Article in the NYT about the pleasures and pitfalls of serialised dramas, and the extremely Darwinian world in which they live and battle for a now more than once-bitten audience’s commitment. Like many viewers now, I won’t even look at a show until it’s aired four or five episodes and isn’t in apparent danger of cancellation.
My own feeling has always been that twenty-two episode seasons are too long for this type of storytelling. Too much padding, with time often wasted on third and fourth-tier characters, and lashings of deliberate ambiguity to pad the season out, makes me tune out pretty quickly. I’m loving Heroes at the moment, but if they haven’t averted nuclear apocalypse before the end of the season and moved onto the next challenge, I’m out of there.
The thirteen episode model seems much better to me. It focuses the storytelling on what truly matters, and does away with the myriad and meaningless sub-plots I always want to fast-foward through. No-one can tell me that The Wire would be improved by the addition of nine episodes per season, and I don’t think you can find tighter storytelling than that. Even the credits are meaningful.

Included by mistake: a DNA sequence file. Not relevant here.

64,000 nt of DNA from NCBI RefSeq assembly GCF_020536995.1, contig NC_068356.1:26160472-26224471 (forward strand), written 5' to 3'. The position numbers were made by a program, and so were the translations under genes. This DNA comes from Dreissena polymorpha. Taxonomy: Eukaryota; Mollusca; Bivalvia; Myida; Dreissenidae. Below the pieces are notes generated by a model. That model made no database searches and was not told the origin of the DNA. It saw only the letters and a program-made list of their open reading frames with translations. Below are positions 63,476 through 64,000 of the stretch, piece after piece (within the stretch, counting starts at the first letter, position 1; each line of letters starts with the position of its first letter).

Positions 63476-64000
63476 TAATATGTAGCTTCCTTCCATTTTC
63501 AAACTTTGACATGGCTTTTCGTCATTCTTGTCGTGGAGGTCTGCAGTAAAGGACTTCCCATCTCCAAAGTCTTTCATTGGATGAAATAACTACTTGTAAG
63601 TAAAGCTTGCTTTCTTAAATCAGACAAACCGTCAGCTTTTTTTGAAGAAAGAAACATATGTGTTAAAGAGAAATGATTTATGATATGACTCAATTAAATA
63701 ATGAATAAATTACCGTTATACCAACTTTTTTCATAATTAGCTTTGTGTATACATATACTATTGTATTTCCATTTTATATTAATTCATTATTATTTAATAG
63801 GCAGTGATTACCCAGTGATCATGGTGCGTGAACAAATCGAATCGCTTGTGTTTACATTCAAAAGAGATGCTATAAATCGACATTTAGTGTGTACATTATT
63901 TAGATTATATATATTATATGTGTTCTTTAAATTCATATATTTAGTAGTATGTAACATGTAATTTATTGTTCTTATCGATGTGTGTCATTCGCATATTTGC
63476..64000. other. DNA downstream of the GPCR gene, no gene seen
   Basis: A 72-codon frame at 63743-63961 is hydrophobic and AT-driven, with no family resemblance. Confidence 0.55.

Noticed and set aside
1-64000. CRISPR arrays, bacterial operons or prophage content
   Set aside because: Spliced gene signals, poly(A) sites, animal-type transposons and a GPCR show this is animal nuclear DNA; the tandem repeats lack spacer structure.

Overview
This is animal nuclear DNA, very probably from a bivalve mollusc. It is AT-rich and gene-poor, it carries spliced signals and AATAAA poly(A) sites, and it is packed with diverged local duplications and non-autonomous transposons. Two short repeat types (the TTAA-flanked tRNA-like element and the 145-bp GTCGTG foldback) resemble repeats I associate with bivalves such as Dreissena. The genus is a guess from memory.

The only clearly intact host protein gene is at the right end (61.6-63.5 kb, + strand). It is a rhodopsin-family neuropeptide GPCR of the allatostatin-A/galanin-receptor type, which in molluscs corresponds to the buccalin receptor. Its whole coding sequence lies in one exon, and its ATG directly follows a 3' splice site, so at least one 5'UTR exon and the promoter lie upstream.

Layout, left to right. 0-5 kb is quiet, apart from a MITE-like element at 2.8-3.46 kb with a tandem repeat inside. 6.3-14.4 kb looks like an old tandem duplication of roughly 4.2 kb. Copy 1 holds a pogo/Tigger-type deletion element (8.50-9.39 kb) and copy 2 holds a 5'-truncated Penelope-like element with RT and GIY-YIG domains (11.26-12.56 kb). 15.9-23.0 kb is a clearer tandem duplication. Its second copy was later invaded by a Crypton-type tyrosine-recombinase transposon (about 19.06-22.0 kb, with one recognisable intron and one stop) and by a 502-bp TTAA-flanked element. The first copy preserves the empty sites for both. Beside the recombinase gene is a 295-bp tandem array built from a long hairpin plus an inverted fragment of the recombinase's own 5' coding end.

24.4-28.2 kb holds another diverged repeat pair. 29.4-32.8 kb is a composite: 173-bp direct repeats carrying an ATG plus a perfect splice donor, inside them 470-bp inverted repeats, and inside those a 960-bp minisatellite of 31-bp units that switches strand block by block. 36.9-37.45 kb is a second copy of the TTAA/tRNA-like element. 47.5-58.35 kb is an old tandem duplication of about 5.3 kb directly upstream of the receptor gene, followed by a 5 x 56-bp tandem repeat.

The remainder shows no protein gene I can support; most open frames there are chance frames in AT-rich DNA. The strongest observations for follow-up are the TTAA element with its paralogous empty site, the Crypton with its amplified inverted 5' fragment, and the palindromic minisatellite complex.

More importantly, though, it requires less commitment from a curious audience to catch-up with just thirteen episodes on DVD. Lost is shedding viewers between seasons, because potential new eyeballs don’t have time to squeeze in twenty-four episodes between finale and premier. As talk in the UK about committing to longer runs of shows ramps up, I wonder if there’s too much effort being made to imitate a troubled model rather than stick with something better for the audience.